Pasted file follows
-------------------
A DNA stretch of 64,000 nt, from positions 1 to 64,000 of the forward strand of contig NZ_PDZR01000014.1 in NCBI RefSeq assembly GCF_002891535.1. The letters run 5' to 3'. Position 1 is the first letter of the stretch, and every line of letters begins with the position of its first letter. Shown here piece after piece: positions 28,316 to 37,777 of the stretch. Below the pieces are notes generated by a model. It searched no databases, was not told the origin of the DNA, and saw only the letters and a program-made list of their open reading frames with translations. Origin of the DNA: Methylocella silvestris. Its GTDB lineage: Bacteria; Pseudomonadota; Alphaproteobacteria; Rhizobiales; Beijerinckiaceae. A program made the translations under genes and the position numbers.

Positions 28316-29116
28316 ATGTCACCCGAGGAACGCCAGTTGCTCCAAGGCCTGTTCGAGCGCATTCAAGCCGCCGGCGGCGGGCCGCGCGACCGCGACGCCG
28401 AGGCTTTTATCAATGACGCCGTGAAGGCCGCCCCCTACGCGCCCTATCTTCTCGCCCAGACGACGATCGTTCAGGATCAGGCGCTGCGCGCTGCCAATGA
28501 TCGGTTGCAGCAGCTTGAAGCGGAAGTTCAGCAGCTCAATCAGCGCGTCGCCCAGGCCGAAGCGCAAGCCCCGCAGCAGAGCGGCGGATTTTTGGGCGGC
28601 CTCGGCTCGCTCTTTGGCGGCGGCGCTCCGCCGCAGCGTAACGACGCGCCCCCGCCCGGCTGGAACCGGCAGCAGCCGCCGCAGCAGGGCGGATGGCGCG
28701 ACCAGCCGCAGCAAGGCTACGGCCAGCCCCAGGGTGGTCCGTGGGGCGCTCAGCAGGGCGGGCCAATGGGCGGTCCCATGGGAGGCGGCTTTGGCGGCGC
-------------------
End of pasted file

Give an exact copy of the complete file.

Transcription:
A DNA stretch of 64,000 nt, from positions 1 to 64,000 of the forward strand of contig NZ_PDZR01000014.1 in NCBI RefSeq assembly GCF_002891535.1. The letters run 5' to 3'. Position 1 is the first letter of the stretch, and every line of letters begins with the position of its first letter. Shown here piece after piece: positions 28,316 to 37,777 of the stretch. Below the pieces are notes generated by a model. It searched no databases, was not told the origin of the DNA, and saw only the letters and a program-made list of their open reading frames with translations. Origin of the DNA: Methylocella silvestris. Its GTDB lineage: Bacteria; Pseudomonadota; Alphaproteobacteria; Rhizobiales; Beijerinckiaceae. A program made the translations under genes and the position numbers.

Positions 28316-29116
28316 ATGTCACCCGAGGAACGCCAGTTGCTCCAAGGCCTGTTCGAGCGCATTCAAGCCGCCGGCGGCGGGCCGCGCGACCGCGACGCCG
28401 AGGCTTTTATCAATGACGCCGTGAAGGCCGCCCCCTACGCGCCCTATCTTCTCGCCCAGACGACGATCGTTCAGGATCAGGCGCTGCGCGCTGCCAATGA
28501 TCGGTTGCAGCAGCTTGAAGCGGAAGTTCAGCAGCTCAATCAGCGCGTCGCCCAGGCCGAAGCGCAAGCCCCGCAGCAGAGCGGCGGATTTTTGGGCGGC
28601 CTCGGCTCGCTCTTTGGCGGCGGCGCTCCGCCGCAGCGTAACGACGCGCCCCCGCCCGGCTGGAACCGGCAGCAGCCGCCGCAGCAGGGCGGATGGCGCG
28701 ACCAGCCGCAGCAAGGCTACGGCCAGCCCCAGGGTGGTCCGTGGGGCGCTCAGCAGGGCGGGCCAATGGGCGGTCCCATGGGAGGCGGCTTTGGCGGCGC